Virtual panel discussion: Fibre to the home
Fibre to the Home (FTTH) is slowly taking off in South Africa. There are however as many questions from the sceptics as from the “believers” – perhaps somewhere in the middle there are the realists?
We asked a number players in the industry to share their ideas on a number of questions with us.
AGM focuses on fibre optic development
The Fibre to the Home (FTTH) Council Africa held its fourth annual general meeting on 12 May 2015 in Kyalami, Gauteng. Board and council members came together to discuss the recent developments in the FTTH and FTTB (fibre to the business) markets.
Is fibre-to-the-home for the elite only?
Fibre-to-the-home (FTTH) is currently a serious discussion point in many sectors of the communications industry in South Africa. We all know that it is costly, particularly for a widespread population.
Ultimately the kind of broadband that we all aspire to can largely only be provided by fibre. So the first question I asked in our virtual panel was: Is fibre to the home a practical approach for providing high speed broadband to the majority of South Africans?
SA's Long Road to Smart Cities
Bureaucracy, a lack of public-private union and a skills deficiency are holding back SA from realising smart city objectives.
However, a bit of political will and a commitment to infrastructure investment – coupled with a long-term urban plan – could get the country there sooner than later.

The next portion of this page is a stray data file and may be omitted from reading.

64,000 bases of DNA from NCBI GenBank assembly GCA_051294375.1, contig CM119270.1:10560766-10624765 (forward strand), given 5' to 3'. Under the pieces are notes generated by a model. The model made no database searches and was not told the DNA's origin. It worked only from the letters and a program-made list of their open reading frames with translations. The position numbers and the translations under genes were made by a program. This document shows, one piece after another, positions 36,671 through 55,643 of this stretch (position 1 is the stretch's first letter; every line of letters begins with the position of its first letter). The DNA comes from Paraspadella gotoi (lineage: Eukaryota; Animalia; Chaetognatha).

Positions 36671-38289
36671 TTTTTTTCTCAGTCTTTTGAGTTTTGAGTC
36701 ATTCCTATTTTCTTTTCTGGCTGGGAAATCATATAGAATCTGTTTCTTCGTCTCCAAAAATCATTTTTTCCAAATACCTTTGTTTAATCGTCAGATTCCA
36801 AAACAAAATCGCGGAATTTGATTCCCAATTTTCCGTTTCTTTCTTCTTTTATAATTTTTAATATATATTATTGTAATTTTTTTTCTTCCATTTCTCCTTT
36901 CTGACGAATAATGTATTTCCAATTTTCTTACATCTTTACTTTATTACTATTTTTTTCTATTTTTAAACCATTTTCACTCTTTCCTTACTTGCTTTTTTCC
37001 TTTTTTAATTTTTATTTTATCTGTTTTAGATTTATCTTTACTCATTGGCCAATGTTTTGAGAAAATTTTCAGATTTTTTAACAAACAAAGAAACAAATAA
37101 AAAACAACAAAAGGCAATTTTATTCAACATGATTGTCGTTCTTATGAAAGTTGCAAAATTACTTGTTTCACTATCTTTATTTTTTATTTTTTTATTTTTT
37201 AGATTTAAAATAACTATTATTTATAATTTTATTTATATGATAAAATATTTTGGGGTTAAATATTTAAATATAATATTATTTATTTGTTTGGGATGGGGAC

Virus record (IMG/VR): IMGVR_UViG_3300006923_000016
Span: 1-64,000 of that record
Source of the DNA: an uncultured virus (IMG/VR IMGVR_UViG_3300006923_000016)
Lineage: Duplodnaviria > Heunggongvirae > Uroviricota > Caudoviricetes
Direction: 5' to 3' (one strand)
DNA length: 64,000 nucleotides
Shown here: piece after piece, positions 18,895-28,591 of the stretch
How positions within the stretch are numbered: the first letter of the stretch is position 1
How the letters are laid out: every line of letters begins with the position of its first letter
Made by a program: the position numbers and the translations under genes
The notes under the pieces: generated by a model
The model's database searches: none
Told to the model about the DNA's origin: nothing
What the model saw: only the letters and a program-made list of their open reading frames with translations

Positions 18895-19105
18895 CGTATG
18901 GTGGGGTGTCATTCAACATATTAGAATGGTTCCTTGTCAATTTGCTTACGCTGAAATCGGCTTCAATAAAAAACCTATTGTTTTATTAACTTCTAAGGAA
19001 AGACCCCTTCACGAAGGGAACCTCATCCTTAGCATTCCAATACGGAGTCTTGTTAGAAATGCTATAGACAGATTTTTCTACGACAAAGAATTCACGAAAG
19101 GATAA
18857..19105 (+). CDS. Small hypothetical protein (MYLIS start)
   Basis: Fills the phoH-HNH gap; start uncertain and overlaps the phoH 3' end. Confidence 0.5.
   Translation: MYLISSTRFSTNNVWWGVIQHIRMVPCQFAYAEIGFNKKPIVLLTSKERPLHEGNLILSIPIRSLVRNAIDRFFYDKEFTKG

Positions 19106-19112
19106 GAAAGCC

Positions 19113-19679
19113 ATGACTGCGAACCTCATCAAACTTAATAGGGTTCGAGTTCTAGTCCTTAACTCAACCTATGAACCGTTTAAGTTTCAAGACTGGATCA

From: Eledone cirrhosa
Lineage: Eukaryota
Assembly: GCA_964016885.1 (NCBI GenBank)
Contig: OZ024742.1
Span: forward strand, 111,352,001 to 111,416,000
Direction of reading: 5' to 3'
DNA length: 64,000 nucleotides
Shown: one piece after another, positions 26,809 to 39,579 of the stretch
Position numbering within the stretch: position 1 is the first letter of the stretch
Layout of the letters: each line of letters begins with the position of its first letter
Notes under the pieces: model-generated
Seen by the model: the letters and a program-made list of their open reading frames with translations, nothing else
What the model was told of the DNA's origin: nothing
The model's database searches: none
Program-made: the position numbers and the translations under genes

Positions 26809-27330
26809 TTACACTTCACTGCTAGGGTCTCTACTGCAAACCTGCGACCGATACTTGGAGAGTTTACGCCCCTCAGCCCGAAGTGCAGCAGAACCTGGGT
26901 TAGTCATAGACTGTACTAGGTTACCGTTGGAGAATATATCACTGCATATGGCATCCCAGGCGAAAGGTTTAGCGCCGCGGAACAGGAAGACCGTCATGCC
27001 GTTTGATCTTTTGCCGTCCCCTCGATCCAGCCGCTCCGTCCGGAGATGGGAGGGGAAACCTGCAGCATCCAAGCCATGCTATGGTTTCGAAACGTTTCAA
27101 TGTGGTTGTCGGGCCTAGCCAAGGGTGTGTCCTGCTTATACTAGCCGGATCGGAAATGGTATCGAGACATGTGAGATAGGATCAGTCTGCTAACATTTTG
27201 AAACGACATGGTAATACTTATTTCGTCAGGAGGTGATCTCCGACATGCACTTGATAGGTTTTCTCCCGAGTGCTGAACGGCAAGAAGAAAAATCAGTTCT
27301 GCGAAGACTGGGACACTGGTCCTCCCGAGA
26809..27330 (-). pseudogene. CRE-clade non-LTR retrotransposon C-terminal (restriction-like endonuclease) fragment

Home Fibre 'Land Grab' Price War
Although SA's fibre-to-the-home (FTTH) market is in a fledgling phase, it looks set to follow in the footsteps of the country's 20-year-old mobile industry, with a price war, as new and existing players vie for a piece of the high-speed connectivity pie.
This comes as yet another player in the market, Bulgarian-based 123NET, plans to aggressively expand in SA. Industry observers say SA is in the midst of an FTTH "land grab" – a scenario that is likely to result in both consolidation and significantly lower fibre prices within the next few years.
Africa Connectivity Survey Launched
With over 90 000km of fibre to the home and business deployed in African cities, the question now is: "Which cities and suburbs are taking the lead in building access networks?" In an attempt to answer this question, FTTH Council Africa − in collaboration with Africa Bandwidth Maps – is undertaking research to determine network reach and identify Africa's most connected cities.